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Want a puppy, but live alone/working days

Hey guys.

So I'm in my first year as an RN, BSN in a town five hours from home. I'm living alone for the first time ever in a good sized apartment (~800 sqft). I'm really wanting to find an Australian shepherd puppy, but I'm not sure what to do during the days when I'm at work for 12 hours. My bedroom connects to my bathroom so I've thought about providing her/him plenty of food/water and a place to potty in the bathroom with lots of toys for entertainment while I'm at work. There are no doggy day cares near my apartment that cater to the nursing schedule. Everyone opens after I leave for work and close before I'd be able to pick them up. Also living alone makes me nervous having someone have a copy of my housekeep and come in my home during the day.

Does anyone have any other suggestions for what I could do? I don't want t get the puppy/dog until I have a pretty solid plan, because I know making them stay in a kennel holding their potty needs all day would be very cruel.

Even with a place for pottying, it would be really neglectful, borderline cruel, to leave a young puppy alone for 12+ hours a day (even with "lots of toys"). Dogs are social, pack animals. Have you thought about an adult dog that would be better able to tolerate being alone all day? Or waiting until you're in a different situation to get a dog? If you really want a pet, cats are much lower maintenance and much better at staying by themselves.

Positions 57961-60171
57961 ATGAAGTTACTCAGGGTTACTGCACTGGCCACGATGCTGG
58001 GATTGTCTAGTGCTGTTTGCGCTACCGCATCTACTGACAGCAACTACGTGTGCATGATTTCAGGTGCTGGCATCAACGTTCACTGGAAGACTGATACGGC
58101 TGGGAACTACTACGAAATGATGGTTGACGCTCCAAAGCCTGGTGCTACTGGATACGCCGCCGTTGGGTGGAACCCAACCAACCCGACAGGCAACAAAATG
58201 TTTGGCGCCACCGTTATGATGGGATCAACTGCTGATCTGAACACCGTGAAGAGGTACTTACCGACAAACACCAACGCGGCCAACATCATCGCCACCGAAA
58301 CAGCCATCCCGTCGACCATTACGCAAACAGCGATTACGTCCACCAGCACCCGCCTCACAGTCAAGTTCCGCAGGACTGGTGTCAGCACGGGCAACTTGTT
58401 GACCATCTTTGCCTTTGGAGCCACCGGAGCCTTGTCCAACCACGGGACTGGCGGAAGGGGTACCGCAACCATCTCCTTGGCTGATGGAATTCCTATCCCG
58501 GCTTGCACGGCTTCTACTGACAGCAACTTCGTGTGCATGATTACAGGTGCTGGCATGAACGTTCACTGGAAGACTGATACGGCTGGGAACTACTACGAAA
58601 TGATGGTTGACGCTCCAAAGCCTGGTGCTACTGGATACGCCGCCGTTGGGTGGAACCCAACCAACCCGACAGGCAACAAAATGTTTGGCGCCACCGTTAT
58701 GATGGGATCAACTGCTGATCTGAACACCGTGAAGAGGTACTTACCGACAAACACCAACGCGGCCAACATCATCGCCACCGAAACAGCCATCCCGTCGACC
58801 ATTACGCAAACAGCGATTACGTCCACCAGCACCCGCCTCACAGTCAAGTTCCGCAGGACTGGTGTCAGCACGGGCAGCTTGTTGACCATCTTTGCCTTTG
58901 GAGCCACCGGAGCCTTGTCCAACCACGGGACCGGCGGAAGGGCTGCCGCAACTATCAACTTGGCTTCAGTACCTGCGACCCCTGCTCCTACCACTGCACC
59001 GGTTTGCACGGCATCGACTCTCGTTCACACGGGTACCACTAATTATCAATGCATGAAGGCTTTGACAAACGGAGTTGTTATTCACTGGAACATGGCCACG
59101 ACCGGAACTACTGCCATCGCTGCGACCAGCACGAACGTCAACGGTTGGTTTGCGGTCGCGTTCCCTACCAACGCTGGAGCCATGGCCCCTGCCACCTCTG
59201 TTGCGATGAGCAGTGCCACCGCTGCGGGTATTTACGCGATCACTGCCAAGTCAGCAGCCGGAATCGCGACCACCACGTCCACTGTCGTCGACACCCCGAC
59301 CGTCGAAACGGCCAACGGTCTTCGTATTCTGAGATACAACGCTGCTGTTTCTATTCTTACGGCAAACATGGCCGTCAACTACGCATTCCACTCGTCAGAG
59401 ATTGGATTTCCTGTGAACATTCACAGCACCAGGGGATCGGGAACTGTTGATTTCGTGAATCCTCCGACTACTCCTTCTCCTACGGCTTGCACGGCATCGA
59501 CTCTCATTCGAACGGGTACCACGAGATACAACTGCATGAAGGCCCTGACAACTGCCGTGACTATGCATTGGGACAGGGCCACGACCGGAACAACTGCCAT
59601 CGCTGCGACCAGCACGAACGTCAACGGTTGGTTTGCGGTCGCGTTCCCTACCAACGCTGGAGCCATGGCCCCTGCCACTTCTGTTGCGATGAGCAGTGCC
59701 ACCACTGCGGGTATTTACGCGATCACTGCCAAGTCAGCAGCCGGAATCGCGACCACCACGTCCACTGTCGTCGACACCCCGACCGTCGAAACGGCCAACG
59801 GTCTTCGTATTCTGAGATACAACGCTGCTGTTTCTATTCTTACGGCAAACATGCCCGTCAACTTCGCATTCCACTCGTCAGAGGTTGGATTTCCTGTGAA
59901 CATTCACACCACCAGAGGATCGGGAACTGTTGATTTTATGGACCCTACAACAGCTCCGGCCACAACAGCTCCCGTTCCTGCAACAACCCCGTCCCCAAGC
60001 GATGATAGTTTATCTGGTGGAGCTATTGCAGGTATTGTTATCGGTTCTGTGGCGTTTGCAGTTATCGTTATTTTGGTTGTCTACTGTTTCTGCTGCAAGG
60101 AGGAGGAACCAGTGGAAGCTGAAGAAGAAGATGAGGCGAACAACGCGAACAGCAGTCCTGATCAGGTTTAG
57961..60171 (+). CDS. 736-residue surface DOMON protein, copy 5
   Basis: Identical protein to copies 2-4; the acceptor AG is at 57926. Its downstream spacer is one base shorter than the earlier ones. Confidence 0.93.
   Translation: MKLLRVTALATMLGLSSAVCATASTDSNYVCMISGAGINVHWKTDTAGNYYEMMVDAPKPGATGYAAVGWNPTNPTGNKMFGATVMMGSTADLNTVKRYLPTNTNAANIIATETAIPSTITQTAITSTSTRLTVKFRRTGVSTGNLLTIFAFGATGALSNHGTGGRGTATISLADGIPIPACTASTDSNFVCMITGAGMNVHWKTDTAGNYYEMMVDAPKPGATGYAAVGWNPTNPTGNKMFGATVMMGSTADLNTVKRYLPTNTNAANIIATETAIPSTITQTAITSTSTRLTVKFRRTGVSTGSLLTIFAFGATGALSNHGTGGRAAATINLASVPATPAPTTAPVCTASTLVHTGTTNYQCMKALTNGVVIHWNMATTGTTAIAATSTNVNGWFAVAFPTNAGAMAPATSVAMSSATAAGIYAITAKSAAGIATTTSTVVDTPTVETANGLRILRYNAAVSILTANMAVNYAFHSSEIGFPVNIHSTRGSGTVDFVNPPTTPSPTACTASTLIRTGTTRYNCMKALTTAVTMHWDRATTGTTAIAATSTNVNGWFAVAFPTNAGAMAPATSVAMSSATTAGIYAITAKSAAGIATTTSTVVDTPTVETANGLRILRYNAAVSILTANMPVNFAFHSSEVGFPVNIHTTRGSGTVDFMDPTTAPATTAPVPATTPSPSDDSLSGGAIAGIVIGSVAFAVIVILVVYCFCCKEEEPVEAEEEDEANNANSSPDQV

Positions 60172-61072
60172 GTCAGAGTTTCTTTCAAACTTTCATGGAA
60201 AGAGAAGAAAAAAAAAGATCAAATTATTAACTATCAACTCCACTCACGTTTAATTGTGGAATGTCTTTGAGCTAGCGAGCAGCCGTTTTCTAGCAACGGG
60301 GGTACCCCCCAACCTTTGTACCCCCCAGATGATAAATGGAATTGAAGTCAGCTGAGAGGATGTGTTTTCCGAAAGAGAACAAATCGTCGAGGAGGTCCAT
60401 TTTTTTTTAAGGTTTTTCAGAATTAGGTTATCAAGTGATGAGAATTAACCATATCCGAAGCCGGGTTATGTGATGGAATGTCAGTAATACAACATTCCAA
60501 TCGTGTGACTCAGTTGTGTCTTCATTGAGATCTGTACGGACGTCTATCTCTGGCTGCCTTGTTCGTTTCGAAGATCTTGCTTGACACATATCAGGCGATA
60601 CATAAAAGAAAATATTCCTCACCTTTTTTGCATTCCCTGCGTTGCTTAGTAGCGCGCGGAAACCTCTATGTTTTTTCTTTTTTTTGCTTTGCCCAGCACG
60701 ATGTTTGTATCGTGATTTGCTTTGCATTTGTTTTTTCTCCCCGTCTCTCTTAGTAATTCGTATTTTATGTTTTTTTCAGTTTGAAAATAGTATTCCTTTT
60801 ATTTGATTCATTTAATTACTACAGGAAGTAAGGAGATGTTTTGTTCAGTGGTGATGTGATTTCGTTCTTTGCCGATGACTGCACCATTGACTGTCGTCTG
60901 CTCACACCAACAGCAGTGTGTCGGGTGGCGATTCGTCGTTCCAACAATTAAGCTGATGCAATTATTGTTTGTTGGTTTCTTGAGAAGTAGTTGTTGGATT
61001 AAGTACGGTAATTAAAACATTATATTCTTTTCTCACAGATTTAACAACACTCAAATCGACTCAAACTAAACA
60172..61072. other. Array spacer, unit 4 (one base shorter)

Also, entirely apart from relieving itself, an active dog like an Australian shepherd needs long periods of exercise every day, including the days you're working. Are you going to be able to work that into your schedule? Do you want to work that into your schedule?

Best wishes.

Nurse SMS, MSN, RN

Specializes in Critical Care; Cardiac; Professional Development.

1. A puppy is not a good idea when you work 12s.

2. An Australian Shepherd is not a good idea when you work 12s and live in an 800 sq ft apartment without any outdoor space for said pup to roam.

Consider adopting an adult rescue if you wish for canine company. It would do both of you good and be a better fit for your life at this juncture in time.

Nurse SMS, MSN, RN

Specializes in Critical Care; Cardiac; Professional Development.

You could also consider doggie daycare, but that is probably pretty expensive....

Mavrick, BSN, RN

Specializes in 15 years in ICU, 22 years in PACU.

1. A puppy is not a good idea when you work 12s.

2. An Australian Shepherd is not a good idea when you work 12s and live in an 800 sq ft apartment without any outdoor space for said pup to roam.

Consider adopting an adult rescue if you wish for canine company. It would do both of you good and be a better fit for your life at this juncture in time.

This person has NO concept of caring for an animal.

Mavrick, BSN, RN

Specializes in 15 years in ICU, 22 years in PACU.

1. A puppy is not a good idea when you work 12s.